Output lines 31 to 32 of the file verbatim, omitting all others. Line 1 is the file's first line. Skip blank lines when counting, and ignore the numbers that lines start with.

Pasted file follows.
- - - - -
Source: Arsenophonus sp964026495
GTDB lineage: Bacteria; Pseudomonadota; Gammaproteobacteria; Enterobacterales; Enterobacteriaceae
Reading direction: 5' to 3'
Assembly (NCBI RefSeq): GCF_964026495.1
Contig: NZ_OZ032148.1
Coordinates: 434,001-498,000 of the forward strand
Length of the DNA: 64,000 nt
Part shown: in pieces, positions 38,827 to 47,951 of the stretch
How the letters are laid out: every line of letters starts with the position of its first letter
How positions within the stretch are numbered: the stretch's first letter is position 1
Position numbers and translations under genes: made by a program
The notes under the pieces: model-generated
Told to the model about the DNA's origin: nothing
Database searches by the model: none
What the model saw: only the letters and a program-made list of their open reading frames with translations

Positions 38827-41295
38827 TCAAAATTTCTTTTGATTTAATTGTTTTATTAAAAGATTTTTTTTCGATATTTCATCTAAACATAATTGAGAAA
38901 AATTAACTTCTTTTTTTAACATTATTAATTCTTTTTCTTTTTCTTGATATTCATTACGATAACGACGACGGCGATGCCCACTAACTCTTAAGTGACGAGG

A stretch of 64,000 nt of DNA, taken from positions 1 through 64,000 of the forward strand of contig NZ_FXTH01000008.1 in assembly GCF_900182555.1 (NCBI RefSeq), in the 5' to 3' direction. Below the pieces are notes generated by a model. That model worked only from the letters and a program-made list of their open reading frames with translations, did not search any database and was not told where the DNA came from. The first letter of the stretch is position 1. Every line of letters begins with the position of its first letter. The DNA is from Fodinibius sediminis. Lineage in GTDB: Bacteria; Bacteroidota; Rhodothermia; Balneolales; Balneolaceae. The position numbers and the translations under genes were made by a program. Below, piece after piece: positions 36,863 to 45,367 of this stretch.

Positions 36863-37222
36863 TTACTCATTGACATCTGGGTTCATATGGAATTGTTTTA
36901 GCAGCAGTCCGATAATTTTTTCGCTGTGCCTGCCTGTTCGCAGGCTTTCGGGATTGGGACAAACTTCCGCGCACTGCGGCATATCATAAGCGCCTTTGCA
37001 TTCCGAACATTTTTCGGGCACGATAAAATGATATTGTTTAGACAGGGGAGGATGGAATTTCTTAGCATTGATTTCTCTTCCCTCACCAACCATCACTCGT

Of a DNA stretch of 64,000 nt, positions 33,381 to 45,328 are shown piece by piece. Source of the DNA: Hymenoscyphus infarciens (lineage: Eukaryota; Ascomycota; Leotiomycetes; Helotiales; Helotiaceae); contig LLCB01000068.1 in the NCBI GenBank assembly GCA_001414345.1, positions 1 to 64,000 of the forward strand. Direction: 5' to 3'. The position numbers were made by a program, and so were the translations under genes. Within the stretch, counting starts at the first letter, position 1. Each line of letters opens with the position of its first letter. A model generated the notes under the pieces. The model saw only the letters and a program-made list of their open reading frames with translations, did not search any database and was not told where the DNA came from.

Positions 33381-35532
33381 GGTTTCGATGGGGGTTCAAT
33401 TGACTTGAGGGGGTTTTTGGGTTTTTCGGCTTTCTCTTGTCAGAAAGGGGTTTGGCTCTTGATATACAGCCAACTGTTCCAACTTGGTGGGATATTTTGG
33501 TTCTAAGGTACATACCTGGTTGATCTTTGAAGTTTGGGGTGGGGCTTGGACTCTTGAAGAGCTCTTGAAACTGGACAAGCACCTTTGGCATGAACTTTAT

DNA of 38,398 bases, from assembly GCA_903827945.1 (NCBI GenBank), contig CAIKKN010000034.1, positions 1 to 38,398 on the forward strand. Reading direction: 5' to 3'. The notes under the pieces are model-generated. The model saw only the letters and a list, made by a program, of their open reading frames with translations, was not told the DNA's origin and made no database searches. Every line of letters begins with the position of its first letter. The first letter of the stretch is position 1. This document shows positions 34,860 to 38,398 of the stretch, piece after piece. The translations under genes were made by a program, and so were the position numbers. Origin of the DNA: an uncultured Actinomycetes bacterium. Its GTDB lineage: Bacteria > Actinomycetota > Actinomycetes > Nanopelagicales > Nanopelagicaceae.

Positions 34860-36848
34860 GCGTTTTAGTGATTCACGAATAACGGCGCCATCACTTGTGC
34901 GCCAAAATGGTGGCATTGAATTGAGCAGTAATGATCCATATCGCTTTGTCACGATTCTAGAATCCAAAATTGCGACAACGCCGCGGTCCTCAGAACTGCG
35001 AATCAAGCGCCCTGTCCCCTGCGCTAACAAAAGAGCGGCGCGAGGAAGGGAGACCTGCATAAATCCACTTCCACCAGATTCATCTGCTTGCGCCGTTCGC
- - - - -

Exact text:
34860 GCGTTTTAGTGATTCACGAATAACGGCGCCATCACTTGTGC
34901 GCCAAAATGGTGGCATTGAATTGAGCAGTAATGATCCATATCGCTTTGTCACGATTCTAGAATCCAAAATTGCGACAACGCCGCGGTCCTCAGAACTGCG